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Biden administration hopes for pot luck election boost

By LI YANG | China Daily | Updated: 2024-05-22 08:22

US President Joe Biden at the White House in Washington, US, May 15, 2024. [Photo/Agencies]

Various illegal drugs are popular among the youth population in the United States, and 22 people aged 14-18 are killed every week in the country due to drug abuse. More than 100,000 people die from drug abuse in the US every year.

Yet the United States Justice Department on Thursday proposed a historic shift in US drug policy recommending reclassifying marijuana, which is generally viewed as a less harmful starter drug. A proposed rule sent to the federal register recognizes the medical uses of cannabis and acknowledges it has less potential for abuse than some of the nation's most dangerous drugs, according to a report of the Associated Press.

The US Drug Enforcement Administration will next take public comments on the proposal in a potentially lengthy process. If approved, the rule would move marijuana away from its current classification as a Schedule I drug, alongside heroin and lysergic acid diethylamide, a potent psychedelic drug. Marijuana would instead become a Schedule III substance, alongside some anabolic steroids.

"This is monumental," US President Joe Biden said in a video statement, calling it an important move toward reversing long-standing inequities and a tectonic shift away from the failed policies of the last 50 years. "Far too many lives have been upended because of a failed approach to marijuana, and I'm committed to righting those wrongs."

However, the main reason the Justice Department cited to justify its approval of the proposed change is not because the harm of marijuana abuse has been proved lighter than 50 years ago, but rather that although the available data show marijuana "is associated with a high prevalence of abuse", that potential is more in line with other Schedule III substances.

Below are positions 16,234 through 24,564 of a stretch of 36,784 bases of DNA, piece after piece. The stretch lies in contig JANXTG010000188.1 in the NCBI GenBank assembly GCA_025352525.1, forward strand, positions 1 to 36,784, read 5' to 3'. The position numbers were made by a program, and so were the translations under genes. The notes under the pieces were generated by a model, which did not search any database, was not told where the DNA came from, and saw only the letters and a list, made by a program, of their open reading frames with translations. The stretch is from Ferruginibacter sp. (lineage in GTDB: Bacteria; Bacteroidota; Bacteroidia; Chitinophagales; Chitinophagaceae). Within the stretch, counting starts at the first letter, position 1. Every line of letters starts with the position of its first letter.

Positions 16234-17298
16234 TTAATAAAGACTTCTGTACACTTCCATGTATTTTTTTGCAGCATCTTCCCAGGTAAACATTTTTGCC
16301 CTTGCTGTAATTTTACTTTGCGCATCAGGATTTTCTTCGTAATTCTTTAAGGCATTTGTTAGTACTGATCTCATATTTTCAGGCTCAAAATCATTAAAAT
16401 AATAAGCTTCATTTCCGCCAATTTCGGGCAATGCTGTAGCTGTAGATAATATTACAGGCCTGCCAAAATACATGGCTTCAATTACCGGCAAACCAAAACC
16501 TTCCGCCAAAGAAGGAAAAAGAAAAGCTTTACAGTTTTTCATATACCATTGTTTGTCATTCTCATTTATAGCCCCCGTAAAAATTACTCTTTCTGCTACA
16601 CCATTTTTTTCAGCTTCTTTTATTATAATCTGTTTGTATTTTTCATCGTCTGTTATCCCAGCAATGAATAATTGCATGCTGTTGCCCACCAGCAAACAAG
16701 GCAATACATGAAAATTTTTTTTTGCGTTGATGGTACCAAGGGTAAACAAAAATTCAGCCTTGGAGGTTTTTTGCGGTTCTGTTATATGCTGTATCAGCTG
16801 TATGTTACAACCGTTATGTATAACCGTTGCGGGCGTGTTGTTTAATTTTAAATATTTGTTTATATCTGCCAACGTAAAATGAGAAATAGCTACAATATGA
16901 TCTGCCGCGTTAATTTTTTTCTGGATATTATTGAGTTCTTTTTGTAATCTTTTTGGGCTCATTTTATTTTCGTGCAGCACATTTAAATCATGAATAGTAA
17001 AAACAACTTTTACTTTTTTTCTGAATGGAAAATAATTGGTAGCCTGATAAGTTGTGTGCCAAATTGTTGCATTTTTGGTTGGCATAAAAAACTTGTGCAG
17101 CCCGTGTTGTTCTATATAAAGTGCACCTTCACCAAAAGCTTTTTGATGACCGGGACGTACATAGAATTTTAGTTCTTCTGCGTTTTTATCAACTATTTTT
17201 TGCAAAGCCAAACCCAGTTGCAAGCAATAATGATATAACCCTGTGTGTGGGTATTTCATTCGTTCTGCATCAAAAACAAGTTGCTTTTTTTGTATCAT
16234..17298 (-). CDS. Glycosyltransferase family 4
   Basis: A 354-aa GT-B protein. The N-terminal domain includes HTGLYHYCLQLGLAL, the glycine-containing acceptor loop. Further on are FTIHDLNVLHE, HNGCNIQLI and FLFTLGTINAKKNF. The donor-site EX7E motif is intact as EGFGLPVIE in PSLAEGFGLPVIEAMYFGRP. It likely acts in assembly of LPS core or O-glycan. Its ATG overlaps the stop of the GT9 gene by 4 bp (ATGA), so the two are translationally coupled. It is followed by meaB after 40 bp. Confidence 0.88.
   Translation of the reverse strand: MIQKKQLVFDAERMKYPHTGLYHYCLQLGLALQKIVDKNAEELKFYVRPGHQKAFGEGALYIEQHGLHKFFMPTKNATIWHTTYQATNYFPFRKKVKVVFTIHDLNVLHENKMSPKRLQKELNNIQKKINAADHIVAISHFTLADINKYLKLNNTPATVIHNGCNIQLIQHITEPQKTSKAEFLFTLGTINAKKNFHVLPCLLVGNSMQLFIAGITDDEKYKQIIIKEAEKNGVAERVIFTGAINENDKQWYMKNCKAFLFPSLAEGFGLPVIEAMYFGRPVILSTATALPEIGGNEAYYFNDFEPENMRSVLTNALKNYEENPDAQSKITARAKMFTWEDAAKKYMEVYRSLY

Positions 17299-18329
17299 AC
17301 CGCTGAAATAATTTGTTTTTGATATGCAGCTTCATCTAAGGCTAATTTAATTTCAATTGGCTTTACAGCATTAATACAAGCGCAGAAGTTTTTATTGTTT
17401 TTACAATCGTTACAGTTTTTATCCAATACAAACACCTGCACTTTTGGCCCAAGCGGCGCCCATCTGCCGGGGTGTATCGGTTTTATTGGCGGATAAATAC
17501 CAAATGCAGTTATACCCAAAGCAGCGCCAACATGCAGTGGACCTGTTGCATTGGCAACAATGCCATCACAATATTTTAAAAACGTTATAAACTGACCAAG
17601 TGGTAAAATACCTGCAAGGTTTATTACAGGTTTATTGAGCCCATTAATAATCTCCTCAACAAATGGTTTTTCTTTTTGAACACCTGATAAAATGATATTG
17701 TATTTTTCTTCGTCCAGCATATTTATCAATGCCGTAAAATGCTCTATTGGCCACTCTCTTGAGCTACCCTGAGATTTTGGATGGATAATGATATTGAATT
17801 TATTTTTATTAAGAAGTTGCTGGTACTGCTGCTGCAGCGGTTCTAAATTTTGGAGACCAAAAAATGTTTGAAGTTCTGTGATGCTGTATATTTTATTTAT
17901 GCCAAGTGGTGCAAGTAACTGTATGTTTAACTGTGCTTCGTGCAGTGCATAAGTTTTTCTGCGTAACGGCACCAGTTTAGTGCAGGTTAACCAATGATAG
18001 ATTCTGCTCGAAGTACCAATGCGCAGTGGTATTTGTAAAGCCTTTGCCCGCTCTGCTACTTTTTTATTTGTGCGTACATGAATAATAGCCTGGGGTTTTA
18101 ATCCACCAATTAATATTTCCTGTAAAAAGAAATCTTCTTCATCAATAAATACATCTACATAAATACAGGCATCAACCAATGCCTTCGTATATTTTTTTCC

The move should be attributed to the Biden administration's political needs rather than any scientific evidence or the requirements of public health. Proposing the "historic" shift at this moment is nothing but Biden's latest move to woo young voters. Biden has made that crystal clear by making moves to pardon thousands of people convicted federally of possession of marijuana. He has also called on governors and local leaders to take similar steps to erase such convictions.

Critics of the move argue the DEA shouldn't change course on marijuana, saying the rescheduling isn't necessary and could lead to harmful side effects. Public health policymakers have warned that there isn't enough data to support classifying marijuana as a Schedule III drug. Some US media have suggested that politicians in Washington are just pushing the envelope by giving the green light to marijuana abuse.

In order to promote pharmacies to sell drugs quickly, opioid manufacturers and distributors have spent hundreds of millions of dollars in the past decade to "blaze the trail", which is even more than the PR spending of the US gun lobby during the same period of time. The rescheduling of marijuana will also trigger a similar chain reaction as easing the federal regulations could reduce the tax burden, that can be 70 percent or more, for marijuana businesses, according to industry groups.

US politicians receiving large amounts of political donations from pharmaceutical companies will naturally turn a blind eye to the potential collateral damage when formulating relevant drug control policies.

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